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Charles Dana Gibson
(Roxbury, MA, 1867 - 1944, New York, NY)
Biography from American Illustrators Gallery:
Charles Dana Gibson was born into a wealthy New England family from Roxbury, then a suburb of Boston. His first interest in art was as a boy, watching his father cut family silhouettes. An enterprising lad, he started to cut similar silhouettes at the age of eight, but by the time he was twelve, he was selling them.
Through family connections, at fourteen years old, Charles was apprenticed to sculptor Augustus Saint-Gaudens, Cornish Colony founder and friend of Maxfield Parrish. After nearly a year in the Saint-Gaudens studio, he determined that sculpture was not his main interest and he took up pen and ink drawing. His parents, having already recognized early artistic talent and were quick to enroll him in the Art Students League.
In 1885, due to unforeseen family financial hardships, he was forced to leave school and to start his career art. Unable to find a job a job, he happened onto Life, a new magazine competing with the already well-established competitors, Puck and Judge. Life magazine saw his talent and enthusiasm and hired him on a trial basis to draw editorial cartoons featuring political figures. However, from the very start, Gibson’s interests were in portraying the social set rather than politicians, and the audience enjoyed the manner in which he poked fun at high society’s characters and their idiosyncrasies.
His trial monthly salary started at $33, but it was increased each month until in the third month it had reached $185. His value to Life, from his very first drawing, was quite tangible to the publisher because his drawings sold magazines. At the same time, he also consulted with another magazine Tid-Bits, later re-named Time magazine. Before long, Gibson was illustrating articles for Scribner’s Magazine, Century, and Harper’s Magazine as well as Life and Tid-Bits.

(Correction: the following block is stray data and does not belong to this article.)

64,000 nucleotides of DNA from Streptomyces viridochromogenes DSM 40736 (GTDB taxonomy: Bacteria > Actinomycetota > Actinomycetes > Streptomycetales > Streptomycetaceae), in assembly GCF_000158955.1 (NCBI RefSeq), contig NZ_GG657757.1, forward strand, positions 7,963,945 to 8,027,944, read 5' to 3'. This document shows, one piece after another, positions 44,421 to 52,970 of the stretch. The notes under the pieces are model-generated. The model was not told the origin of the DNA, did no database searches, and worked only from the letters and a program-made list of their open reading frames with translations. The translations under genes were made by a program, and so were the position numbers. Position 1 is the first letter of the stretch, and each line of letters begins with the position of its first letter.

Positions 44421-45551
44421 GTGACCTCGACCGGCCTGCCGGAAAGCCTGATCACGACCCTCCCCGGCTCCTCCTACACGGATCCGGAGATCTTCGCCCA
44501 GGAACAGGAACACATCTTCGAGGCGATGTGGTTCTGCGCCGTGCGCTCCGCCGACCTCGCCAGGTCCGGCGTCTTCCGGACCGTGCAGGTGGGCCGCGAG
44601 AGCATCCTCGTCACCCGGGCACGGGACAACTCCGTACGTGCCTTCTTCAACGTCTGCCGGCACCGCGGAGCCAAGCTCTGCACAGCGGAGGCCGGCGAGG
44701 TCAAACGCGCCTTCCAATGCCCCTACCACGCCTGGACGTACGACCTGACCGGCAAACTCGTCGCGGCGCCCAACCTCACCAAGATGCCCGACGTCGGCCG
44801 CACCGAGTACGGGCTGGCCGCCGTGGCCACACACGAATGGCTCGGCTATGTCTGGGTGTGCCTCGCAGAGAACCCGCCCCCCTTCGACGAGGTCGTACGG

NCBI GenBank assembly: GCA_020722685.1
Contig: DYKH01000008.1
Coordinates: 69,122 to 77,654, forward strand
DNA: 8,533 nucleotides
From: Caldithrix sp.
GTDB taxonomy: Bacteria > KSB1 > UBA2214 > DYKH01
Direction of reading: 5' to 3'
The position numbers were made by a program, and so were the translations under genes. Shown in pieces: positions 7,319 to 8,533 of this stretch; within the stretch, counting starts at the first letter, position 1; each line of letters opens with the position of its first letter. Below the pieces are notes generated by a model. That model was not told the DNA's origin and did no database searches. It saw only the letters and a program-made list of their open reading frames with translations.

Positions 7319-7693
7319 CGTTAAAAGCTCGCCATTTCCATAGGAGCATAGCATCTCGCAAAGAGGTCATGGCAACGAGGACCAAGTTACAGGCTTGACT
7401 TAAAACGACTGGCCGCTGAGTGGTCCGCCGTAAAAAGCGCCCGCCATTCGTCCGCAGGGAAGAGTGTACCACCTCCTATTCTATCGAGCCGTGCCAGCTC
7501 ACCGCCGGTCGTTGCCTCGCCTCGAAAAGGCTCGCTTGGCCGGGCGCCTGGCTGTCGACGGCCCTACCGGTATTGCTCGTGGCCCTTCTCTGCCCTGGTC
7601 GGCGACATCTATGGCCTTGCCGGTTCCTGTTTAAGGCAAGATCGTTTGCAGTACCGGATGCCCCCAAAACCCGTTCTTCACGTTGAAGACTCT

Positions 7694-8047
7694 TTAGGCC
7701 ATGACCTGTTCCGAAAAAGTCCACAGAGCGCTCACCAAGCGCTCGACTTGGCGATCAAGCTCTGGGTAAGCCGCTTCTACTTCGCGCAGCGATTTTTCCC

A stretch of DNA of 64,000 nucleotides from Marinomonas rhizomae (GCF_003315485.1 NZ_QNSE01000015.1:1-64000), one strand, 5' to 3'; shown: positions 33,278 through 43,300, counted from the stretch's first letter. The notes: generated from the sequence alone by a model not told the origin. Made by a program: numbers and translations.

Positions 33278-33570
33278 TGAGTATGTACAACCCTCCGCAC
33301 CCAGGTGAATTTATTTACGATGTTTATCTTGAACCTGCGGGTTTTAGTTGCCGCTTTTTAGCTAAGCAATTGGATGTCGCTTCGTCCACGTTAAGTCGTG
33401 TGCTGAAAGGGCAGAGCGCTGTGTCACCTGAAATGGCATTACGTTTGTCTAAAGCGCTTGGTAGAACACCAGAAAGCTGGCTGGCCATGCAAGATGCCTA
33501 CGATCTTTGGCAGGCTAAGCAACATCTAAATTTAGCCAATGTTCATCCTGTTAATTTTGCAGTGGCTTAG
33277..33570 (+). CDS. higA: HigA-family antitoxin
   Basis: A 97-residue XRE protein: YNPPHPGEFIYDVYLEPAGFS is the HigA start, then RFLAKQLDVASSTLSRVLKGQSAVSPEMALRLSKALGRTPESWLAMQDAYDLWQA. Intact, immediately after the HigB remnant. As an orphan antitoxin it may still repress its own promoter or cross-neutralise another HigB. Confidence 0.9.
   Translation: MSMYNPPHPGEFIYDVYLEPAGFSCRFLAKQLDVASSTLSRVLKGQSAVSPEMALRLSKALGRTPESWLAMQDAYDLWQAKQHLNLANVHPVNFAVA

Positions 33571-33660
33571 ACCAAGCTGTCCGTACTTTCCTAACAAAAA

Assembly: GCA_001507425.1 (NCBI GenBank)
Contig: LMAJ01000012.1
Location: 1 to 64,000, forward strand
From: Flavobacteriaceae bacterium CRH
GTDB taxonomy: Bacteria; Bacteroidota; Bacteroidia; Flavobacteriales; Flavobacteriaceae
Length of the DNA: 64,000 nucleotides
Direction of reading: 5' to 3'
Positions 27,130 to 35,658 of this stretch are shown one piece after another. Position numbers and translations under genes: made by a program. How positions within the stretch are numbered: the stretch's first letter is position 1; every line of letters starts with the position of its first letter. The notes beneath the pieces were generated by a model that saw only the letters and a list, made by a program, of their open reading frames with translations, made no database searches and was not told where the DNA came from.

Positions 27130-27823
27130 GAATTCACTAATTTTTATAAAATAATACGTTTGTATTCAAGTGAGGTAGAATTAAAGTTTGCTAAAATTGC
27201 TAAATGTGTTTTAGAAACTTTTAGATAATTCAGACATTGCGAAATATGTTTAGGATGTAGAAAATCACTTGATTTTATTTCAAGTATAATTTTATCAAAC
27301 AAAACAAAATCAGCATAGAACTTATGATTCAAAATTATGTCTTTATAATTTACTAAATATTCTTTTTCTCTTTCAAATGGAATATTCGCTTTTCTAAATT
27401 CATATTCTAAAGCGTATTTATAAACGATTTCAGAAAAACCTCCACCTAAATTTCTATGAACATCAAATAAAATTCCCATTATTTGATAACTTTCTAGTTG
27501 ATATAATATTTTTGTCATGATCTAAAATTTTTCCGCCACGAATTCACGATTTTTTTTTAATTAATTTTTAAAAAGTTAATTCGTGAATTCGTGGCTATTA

In 1890, Charles Gibson drew the first ‘Gibson Girl,’ and featured her in his first independent portfolio of drawings of beautiful women, only the portfolio had the same woman’s face, over and over again, in different poses and with different garb. Undoubtedly, his wife Irene Langhorne Gibson, was the model for the original ‘Gibson Girl.’
In 1904, his popularity and that of the ‘Gibson Girl’ had grown so large, that Robert Collier and his partner Condé Nast, tried to sign Gibson to their magazine team at Collier’s Weekly, just as they had done with Pyle, Remington and Parrish before him. Gibson refused due to his loyalty to Life, but Collier and Nast persisted, than compromised and agreed to a complicated sharing relationship with Life, for his services. It was tantamount to signing a major league baseball player and letting him pinch hit for two teams, but in different leagues. The contract was worth $100,000 for 100 illustrations over a four-year period. The amount of money was straggering in today’s terms.
In 1905, Gibson yearned to give up his pen and ink drawings and to emulate other artists whom he respected most: Abbey, Frost, Remington, and Parrish and he wished to paint in oils as they did. Yet, this was the height of his career and he recognized that it was the wrong time to be idealistic and self-indulgent, it was just going to be too expensive to stop working for such an immense salary, which had reached $75,000 per annum with other side deals still in place, including such the original Life commission.